1.2 million tonnes of food and packaging waste was prevented through the success of Phase 1. The results, announced in September 2010, show that 670,000 tonnes of food waste and 520,000 tonnes of packaging were avoided across the UK between 2005 and 2009.
This avoided waste is the equivalent of:
- 128,000 full standard refuse trucks, stretched bumper to bumper from Truro to Inverness.
- Approximately £1.8 billion of food and packaging waste that could be avoided.
- Around 3.3 million tonnes of CO2 equivalent emissions, the same as 0.5 million around-the-world flights.
Achieving the targets:
Of the original targets set, two out of three have been achieved:
- to design out packaging waste growth (zero growth achieved in 2008); and
- to reduce food waste by 155,000 tonnes (exceeded with 270,000 tonnes less food waste arising in 2009/10 than in 2007/08).
The target to reduce the amount of packaging waste over the same period has not been achieved. Total packaging has consistently remained at approximately 2.9 million tonnes between 2006 and 2009.
The main reason behind this is a 6.4% increase in grocery sales volumes since the agreement began in 2005 and participating retailers taking a greater proportion of the overall market for beer and wine. Bottles and cans for beer, wine and cider represent a third of all grocery packaging by weight.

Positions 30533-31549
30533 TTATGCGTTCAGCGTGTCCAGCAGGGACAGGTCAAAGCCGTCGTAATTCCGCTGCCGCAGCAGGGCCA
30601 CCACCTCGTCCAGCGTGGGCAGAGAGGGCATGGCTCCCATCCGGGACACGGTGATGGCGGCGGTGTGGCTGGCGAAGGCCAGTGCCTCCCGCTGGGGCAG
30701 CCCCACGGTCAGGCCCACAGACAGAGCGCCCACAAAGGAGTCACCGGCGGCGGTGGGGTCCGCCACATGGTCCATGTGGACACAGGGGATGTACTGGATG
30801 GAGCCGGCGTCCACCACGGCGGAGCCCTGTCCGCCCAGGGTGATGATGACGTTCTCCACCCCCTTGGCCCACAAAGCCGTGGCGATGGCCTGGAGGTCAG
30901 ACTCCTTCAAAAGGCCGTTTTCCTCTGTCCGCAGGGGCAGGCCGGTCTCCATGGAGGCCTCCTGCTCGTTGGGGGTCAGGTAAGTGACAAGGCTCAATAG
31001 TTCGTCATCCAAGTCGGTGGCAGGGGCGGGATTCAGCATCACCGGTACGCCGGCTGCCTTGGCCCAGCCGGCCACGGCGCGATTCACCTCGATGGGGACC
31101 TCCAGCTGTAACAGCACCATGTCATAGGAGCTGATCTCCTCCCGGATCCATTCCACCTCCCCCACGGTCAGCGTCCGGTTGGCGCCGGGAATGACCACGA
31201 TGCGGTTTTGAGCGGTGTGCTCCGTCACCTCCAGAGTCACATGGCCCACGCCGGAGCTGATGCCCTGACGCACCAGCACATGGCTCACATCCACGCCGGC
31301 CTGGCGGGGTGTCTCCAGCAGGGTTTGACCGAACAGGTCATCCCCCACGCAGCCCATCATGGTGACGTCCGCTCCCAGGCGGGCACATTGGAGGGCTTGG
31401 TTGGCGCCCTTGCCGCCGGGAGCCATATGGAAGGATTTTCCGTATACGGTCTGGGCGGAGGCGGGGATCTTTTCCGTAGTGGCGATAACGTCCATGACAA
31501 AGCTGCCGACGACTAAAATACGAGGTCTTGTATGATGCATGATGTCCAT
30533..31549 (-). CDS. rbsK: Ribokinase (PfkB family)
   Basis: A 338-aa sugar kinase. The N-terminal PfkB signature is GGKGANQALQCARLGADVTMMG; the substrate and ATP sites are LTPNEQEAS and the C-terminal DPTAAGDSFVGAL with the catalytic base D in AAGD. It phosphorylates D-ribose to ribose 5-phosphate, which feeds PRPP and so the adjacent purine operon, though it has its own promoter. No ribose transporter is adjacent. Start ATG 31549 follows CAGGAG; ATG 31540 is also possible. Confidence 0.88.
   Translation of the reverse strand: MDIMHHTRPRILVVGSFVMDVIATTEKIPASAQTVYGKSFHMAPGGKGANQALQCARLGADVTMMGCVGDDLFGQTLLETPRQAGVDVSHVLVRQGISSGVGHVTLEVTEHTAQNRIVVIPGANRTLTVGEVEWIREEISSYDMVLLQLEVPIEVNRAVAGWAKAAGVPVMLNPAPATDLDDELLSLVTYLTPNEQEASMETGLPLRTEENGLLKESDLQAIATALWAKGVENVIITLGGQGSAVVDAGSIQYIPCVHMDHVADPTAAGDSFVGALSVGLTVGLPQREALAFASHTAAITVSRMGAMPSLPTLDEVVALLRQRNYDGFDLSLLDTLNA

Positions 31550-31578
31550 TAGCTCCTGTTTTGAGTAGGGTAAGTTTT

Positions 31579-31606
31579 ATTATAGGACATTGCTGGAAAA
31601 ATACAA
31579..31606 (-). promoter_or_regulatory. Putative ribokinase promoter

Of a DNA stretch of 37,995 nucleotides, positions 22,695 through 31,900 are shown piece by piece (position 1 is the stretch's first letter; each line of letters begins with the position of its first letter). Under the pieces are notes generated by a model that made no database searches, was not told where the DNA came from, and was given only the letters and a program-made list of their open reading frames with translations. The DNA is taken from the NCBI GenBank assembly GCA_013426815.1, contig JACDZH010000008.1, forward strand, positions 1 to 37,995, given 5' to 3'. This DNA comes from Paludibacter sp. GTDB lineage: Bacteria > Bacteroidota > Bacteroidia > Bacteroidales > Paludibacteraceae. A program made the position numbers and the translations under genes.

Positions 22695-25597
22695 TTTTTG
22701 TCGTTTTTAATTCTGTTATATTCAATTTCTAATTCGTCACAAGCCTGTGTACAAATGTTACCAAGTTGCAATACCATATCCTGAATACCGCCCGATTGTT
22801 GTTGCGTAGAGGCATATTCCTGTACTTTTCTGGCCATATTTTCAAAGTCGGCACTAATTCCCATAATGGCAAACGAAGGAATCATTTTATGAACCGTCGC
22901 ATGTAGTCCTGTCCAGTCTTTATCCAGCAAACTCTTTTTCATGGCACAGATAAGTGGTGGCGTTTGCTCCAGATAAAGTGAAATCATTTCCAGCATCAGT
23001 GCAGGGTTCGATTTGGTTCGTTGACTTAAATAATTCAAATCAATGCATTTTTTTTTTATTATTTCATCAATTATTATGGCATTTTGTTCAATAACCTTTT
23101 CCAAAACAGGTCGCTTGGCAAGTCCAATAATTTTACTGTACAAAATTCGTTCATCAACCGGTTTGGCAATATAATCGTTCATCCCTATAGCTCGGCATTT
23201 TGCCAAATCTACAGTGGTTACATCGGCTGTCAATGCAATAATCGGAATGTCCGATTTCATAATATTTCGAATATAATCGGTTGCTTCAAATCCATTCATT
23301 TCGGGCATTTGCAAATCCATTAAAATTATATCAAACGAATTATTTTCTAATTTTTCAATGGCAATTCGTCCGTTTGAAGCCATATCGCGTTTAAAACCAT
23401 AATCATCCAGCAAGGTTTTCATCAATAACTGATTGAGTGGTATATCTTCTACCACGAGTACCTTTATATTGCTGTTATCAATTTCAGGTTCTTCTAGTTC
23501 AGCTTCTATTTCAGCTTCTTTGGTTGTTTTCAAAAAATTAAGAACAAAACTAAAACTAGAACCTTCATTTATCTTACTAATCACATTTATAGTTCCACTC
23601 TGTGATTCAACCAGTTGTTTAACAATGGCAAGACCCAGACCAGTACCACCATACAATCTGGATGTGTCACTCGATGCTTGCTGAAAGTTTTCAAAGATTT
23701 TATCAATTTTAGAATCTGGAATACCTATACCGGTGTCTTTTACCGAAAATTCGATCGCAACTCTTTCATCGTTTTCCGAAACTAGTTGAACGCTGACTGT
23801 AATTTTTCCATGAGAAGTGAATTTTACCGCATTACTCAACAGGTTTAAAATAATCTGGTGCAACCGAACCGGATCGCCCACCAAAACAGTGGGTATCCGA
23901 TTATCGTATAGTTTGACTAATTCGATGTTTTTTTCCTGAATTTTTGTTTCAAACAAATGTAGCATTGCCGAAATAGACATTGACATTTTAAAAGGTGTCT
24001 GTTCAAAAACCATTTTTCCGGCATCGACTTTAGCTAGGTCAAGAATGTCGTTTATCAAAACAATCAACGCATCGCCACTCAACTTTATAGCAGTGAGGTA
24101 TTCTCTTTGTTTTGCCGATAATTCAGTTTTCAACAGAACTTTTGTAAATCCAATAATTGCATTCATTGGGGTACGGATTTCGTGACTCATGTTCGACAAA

However, across the range of groceries we buy, packaging has reduced on average by around 4% for each product. This is reflected in packaging for products ranging from more concentrated detergents to lightweight cans, and reflects a significant achievement. The results are summarised here.
What does WRAP say:
WRAP believes Courtauld Commitment 1 has been critical in tackling packaging and food waste particularly against the backdrop of an unexpected increase in grocery sales. The results demonstrate how a collaborative approach between the retail sector, householders and local authorities can work to reduce waste and save people money.
Background of Courtauld Commitment
Phase 1 helped to implement new solutions and technologies so that less food, products and packaging end up as household waste. It took shape at a Ministerial summit in 2005, where the then Environment Minister and the Chief Executive of WRAP met with senior representatives from the majority of the leading UK grocery retailers, as well as the British Retail Consortium.
Courtauld Commitment 1 was a powerful vehicle for change and resulted in real reductions in packaging and food waste, and realised significant commercial savings. Over 40 major retailers, brand owners, manufacturers and suppliers signed the agreement. The retailers represented 92% of the UK’s grocery supermarkets.